Jun 27, 2013; Brooklyn, NY, USA; A general view as NBA commissioner David Stern (right) , deputy commissioner Adam Silver (left) and former NBA player Hakeem Olajuwon speak on stage after the first round of the 2013 NBA Draft at the Barclays Center. Mandatory Credit: Joe Camporeale-USA TODAY Sports

What Will the Pacers Do in the Draft?

The Indiana Pacers traded away their 2014 first-round draft pick to the Phoenix Suns last summer (along with Miles Plumlee and Gerald Green) for the aging Luis Scola. The deal seemed like a wise move at the time.

Plumlee was a player who had never seen an NBA court and looked to have a low ceiling despite his athleticism. Green was a disaster who looked like sunk money with $6 million left on his deal. And a win-now Pacers team wasn’t likely to pick up anyone late in the 2014 first round who would help them win a title immediately.

Scola was aging, so there had to be some part of front office that worried about the long-term salary concerns of not adding another cheap rookie deal (via the 2014 first rounder) to the core. But the bench badly needed an upgrade, the savvy Argentine looked to be a clear upgrade on Tyler Hansbrough even at his advanced age, and they wanted out of the Green deal.

Both on the court and financially — mainly in terms of ridding themselves of Green’s seemingly onerous deal — the benefits seemed to be worth giving up a late first round pick. It didn’t seem like a no brainer, but it was a deal that was very hard to criticize at the time.

“At the time” being the critical part of that sentence.

Of course, Scola was disappointing for major stretches of the season and the Pacers’ team-wide collapse meant that any small improvement he could provide over Hansbrough was squandered. Moreover, Plumlee launched what appears to be the start of a promising career in Phoenix and Green  looks to have resurrected his there.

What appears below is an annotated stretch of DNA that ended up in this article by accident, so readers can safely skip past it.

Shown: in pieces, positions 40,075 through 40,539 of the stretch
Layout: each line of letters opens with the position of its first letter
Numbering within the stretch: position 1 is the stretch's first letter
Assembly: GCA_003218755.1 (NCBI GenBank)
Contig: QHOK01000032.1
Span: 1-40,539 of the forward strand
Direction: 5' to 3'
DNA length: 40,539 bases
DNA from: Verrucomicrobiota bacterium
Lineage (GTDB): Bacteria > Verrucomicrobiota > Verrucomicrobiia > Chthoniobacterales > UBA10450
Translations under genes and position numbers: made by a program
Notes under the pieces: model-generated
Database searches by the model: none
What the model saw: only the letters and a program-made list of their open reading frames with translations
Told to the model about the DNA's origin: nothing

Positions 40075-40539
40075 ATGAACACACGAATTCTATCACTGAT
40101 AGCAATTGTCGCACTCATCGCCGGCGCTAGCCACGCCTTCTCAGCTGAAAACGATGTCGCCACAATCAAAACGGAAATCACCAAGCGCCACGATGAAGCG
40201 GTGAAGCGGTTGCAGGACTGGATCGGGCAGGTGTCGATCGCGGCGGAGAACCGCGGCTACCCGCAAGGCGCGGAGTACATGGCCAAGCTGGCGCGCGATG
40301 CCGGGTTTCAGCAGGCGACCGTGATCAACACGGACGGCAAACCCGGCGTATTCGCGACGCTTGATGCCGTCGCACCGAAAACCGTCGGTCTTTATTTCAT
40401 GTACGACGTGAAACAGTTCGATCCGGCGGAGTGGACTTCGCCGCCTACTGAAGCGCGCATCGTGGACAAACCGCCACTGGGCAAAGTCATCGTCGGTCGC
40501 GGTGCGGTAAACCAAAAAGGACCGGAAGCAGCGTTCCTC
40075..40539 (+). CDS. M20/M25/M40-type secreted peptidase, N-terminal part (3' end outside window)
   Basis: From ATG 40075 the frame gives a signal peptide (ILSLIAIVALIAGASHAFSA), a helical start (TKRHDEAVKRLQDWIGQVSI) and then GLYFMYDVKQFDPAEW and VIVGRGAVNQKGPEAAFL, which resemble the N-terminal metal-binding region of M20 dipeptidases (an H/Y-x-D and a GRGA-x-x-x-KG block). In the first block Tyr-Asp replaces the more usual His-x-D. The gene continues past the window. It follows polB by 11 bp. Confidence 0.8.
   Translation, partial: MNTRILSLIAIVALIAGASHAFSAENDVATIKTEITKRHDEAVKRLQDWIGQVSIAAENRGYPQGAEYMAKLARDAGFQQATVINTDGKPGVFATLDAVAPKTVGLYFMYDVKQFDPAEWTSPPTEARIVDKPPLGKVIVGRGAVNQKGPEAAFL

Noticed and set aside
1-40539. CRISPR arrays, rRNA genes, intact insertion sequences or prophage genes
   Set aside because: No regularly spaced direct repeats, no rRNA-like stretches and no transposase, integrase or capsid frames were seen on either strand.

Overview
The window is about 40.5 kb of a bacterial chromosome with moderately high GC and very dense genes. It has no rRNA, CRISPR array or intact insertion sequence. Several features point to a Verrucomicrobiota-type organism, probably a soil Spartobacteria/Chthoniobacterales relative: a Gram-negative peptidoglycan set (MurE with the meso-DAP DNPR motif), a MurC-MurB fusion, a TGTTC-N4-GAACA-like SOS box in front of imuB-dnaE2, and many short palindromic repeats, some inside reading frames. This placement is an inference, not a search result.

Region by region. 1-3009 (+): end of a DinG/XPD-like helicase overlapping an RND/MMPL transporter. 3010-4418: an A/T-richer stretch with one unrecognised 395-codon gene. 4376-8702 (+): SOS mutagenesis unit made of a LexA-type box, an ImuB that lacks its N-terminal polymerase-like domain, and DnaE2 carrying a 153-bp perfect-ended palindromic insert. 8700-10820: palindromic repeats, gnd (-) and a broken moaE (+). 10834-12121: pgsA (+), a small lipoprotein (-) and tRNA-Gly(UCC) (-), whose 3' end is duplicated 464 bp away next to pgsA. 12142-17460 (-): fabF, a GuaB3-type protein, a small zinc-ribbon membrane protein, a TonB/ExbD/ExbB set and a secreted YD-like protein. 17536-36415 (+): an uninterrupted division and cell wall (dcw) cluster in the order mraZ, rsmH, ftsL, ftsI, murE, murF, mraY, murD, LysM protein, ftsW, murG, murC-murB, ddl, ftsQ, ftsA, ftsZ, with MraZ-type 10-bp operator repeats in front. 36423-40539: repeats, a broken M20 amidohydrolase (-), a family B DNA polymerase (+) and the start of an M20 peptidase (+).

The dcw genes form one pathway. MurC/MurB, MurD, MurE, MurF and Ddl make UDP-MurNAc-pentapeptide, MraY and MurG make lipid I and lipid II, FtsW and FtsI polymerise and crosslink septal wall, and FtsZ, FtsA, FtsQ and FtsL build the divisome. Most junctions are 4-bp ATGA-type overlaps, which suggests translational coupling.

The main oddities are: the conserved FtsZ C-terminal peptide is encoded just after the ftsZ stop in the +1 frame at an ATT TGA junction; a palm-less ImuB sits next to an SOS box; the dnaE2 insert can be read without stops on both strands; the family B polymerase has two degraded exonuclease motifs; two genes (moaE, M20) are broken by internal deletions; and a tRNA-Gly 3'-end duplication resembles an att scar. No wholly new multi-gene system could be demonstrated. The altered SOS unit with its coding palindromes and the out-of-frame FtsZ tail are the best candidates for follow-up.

Would those things have happened in Indiana? Probably not, but that fact won’t — nor should — stop the criticism for what now can only be described as a horrible trade by the Pacers’ front office.

While the long-term damage can only get worse, the now-term impact is clear: Indiana has no first-round pick in Thursday’s draft.

Thus, they likely won’t do much on draft day.

Anything can happen of course, and nobody would put it past Larry Bird to make a surprise major move after watching his team go S.O.F.T. in the playoffs for the second time in three seasons. But Pacers fans shouldn’t get their hopes up. Thursday will probably be another boring day in what is likely to be a boring offseason in the state of Indiana.

Still, there is a (very late) second-round pick in play, so there will (probably) be at least one more player joining the team very soon.

Yesterday, we looked at how Indiana has not been able to replicate it’s 1990s’ success in fielding international players. So perhaps that is a good place to look.

The back court is also an area of need for a team that watched George Hill fail to produce on way too many occasions late this season. The front court isn’t exactly loaded with bench talent either (especially if Indiana waives Scola this offseason to make more room to re-sign Lance Stephenson) while David West is just getting older. And if Stephenson walks, the team certainly needs some help at the two spot.

Well then, wouldn’t ya know, it looks like everywhere is an area of need.

Who will they add?

Who knows, but here is a rundown of likely candidates from people in the know. (via Bleacher Report)

Jonathan Wasserman (Bleacher Report): Lamar Patterson, SG, Pittsburgh

Sam Amico (Fox Sports Ohio): Nick Johnson, SG, Arizona

Alex Kennedy (Basketball Insiders): Jordan Bachynski, C, Arizona State

Gary Parrish (CBS Sports): Bryce Cotton, PG, Providence

Zach Harper (CBS Sports): Markel Brown, SG, Oklahoma State

Matt Moore (CBS Sports): Spencer Dinwiddie, SG, Colorado

Draft Express: Ioannis Papapetrou, SF, Olympiakos (Greece)

NBADraft.net: Alec Brown, C, Wisconsin-Green Bay

We’re talking deep, second-round, mock-draft chatter here, so take these names with a grain of salt.

There is also a case to be made for trying to trade into the first round (even if it is unlikely), and as mentioned it wouldn’t shock me in the slightest to see Bird do something nuts. It would surprise me some, since the financial and current-asset realities of this team make staying pat the most likely outcome of the summer, but I wouldn’t really bat an eye.

Instead, this is the bed the Pacers have made for themselves.

They put a lot of eggs in a 2014 playoff push, and they have the next few seasons of their salary cap tied up in some young players who need to get it together if they want to not disappoint again.

So while the rest of the fan bases throughout the league get drunk on the future hope and potential that the NBA draft represents, Pacers fans get to eagerly wait to find out what player they’ve never heard of the team will select 57th overall.

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